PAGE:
Remember when Sen. Nancy Pelosi said they had to sign the healthcare bill to know what was in it? Well it has come to light, and some people are troubled by what it reveals.
Dr. Donalid Condit says it’s a big document loaded with sugar-coated rhetoric covering a bitter pill to swallow.
This ObamaCare prescription threatens patients, the physicians who care for them, and the common good. The only clear winners are the consultants and lawyers busy trying to decipher this 429-page tome of acronyms and encrypted methodology that will compromise the doctor-patient relationship and is contrary to the principle of subsidiarity.
Very good point.
Medicare beneficiaries will be “assigned” to 5,000 patient-minimum organizations to coordinate their care. While HHS Secretary Kathleen Sebelius talks about improvement in care, the politically poisonous truth is that Medicare is going broke and ACOs are designed to save money. The words “rationing” or “treatment denial” or “withholding care” are not part of her press release, but reading the regulations reveals intentions to “share savings” with those who fulfill, or “penalize” others who fall short of, the administration’s objectives. The administration’s talking points include politically palatable words which emphasize quality improvement and care enhancement when the real objective is cost control by a utilitarian calculus.
Physicians and other health care providers will find themselves in conflict with the traditional ethos of duty to patient within ACOs.
Somebody has to point this out. The moral medicine we have taken for granted, that’s now under new threat.
Ever increasing numbers of doctors are leaving private practice and becoming employed by hospitals, due to a variety of challenges inherent in these uncertain times . The hospitals are the most likely recipient of bundled payments for caring for Medicare patients. Doctors will face agency conflicts between the time honored primary duty to patient, which may conflict with hospital administration, and ACO goals of fiscal savings. Medical care providers will receive incentives for controlling spending, and penalties if they do not. “No one can serve two masters” (Matthew 6:24). Not even physicians.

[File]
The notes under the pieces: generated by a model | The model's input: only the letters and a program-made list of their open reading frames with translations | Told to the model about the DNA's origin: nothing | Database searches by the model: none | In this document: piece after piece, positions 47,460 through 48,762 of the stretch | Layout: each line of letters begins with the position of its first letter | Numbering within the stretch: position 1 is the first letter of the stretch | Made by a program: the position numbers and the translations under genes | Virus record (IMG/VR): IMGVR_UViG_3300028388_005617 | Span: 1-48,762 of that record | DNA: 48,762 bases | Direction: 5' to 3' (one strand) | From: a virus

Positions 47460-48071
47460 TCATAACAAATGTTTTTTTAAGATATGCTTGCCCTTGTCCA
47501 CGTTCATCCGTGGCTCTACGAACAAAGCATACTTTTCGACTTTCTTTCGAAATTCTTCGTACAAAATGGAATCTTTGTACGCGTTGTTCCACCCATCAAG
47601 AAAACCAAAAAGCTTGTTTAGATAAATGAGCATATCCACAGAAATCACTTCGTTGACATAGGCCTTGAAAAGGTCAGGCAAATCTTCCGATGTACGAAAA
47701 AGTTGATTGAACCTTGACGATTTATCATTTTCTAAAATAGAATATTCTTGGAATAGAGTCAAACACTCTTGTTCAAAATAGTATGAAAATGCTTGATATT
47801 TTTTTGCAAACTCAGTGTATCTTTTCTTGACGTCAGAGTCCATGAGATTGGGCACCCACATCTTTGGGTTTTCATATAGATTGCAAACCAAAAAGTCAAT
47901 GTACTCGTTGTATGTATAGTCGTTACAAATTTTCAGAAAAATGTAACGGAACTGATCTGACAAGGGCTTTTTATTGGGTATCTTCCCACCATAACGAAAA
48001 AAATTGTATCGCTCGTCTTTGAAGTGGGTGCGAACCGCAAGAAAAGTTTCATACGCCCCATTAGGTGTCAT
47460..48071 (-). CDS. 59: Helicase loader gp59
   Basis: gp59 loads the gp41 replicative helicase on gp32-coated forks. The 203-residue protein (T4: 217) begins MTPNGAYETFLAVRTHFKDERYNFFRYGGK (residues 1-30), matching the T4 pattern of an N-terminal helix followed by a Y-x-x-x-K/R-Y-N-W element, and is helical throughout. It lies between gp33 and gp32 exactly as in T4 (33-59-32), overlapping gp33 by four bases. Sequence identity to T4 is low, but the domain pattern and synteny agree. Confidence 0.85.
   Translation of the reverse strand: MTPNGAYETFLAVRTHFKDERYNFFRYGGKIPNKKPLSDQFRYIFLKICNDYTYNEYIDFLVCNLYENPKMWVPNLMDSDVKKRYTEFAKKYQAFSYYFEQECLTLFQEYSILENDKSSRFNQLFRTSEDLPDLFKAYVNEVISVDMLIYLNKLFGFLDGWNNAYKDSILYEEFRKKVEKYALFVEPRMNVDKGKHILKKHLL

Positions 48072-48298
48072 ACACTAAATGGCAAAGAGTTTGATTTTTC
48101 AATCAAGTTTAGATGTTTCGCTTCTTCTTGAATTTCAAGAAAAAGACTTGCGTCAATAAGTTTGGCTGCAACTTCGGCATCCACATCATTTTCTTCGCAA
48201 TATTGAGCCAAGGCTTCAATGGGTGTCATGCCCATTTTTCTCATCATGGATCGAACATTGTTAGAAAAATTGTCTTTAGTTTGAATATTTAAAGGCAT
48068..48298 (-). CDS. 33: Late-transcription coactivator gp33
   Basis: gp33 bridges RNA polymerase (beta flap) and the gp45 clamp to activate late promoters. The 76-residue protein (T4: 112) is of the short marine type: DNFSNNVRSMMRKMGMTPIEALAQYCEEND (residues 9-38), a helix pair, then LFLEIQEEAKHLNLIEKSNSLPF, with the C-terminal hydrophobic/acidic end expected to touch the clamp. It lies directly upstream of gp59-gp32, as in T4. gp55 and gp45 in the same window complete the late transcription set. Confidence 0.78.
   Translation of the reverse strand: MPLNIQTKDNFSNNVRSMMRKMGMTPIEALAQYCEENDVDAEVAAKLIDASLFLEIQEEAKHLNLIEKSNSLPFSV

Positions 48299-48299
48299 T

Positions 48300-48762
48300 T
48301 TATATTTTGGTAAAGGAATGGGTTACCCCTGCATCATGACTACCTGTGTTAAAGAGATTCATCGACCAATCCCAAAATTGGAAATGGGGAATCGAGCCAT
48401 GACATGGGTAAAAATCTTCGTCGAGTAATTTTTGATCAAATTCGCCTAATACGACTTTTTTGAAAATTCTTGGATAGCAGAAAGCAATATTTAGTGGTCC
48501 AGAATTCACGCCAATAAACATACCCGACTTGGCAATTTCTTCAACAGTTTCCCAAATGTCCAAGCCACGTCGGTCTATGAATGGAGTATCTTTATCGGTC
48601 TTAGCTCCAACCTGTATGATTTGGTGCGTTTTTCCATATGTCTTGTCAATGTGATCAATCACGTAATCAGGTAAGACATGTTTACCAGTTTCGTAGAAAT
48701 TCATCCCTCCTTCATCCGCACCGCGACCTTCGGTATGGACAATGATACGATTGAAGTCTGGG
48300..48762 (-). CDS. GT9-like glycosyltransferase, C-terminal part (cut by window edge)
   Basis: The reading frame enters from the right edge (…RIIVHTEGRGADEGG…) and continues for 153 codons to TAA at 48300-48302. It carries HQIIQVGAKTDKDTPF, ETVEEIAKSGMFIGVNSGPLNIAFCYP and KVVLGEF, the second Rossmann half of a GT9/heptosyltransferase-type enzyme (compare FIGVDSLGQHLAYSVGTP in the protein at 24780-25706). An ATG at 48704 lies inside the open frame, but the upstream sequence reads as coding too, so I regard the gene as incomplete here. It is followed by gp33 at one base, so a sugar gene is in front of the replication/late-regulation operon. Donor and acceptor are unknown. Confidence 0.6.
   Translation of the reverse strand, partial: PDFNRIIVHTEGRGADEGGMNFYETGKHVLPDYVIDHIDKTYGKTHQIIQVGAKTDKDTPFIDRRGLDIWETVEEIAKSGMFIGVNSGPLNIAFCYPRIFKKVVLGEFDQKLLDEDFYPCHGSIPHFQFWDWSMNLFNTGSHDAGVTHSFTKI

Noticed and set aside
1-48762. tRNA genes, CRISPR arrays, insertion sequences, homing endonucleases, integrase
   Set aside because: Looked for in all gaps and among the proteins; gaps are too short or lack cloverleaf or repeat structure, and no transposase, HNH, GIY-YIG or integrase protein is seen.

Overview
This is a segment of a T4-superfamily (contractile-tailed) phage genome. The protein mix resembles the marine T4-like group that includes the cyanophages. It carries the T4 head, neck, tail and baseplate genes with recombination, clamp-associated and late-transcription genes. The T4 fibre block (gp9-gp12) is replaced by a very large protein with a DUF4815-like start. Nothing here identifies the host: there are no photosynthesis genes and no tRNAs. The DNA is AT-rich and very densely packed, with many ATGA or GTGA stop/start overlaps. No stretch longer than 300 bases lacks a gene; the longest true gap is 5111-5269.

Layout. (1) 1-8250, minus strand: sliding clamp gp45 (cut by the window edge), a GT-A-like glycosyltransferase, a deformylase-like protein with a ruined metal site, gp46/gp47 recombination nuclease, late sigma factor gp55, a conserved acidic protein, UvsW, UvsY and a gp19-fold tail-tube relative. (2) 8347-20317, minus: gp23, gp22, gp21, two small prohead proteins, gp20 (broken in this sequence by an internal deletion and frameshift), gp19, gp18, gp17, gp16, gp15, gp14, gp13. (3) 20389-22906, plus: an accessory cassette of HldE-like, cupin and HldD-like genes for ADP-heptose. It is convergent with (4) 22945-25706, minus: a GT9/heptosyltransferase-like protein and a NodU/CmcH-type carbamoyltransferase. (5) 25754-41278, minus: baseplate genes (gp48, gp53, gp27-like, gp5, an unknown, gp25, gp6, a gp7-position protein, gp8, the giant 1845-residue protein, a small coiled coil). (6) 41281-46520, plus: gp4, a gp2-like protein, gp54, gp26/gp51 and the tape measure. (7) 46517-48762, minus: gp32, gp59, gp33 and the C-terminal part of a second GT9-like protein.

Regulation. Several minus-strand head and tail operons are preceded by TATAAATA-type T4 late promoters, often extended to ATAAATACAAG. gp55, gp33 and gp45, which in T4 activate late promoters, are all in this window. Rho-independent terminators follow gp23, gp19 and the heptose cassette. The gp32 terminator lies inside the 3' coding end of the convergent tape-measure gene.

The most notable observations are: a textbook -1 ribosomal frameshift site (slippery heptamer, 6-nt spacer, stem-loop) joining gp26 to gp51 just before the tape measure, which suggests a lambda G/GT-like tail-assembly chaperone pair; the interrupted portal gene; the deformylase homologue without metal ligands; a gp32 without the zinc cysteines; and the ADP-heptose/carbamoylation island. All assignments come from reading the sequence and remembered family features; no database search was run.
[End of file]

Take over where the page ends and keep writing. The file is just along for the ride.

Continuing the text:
The physician’s ACO conundrum is illustrated in the language where these regulations proclaim that, “Providers should be accountable for the cost of care, and be rewarded for reducing unnecessary expenditures and be responsible for excess expenditures.”
This is chilling.
Yet the very next sentence stipulates that, “In reducing excess expenditures, providers should continually improve the quality of care they deliver and must honor their commitment to do no harm to beneficiaries.” (page 14)
Doublespeak? Where is this leading?
The principle of subsidiarity guides policy makers to empower decision making and scarce health care resource allocation at the doctor-patient level. However, the Affordable Care Act moves in the opposite direction.
There is no question that significant – and scarce — health care resources are consumed in the Medicare population toward the end of life. ACOs intend to limit this spending — the government way. The Ethical and Religious Directives by the United States Conference of Catholic Bishops suggest a better path forward…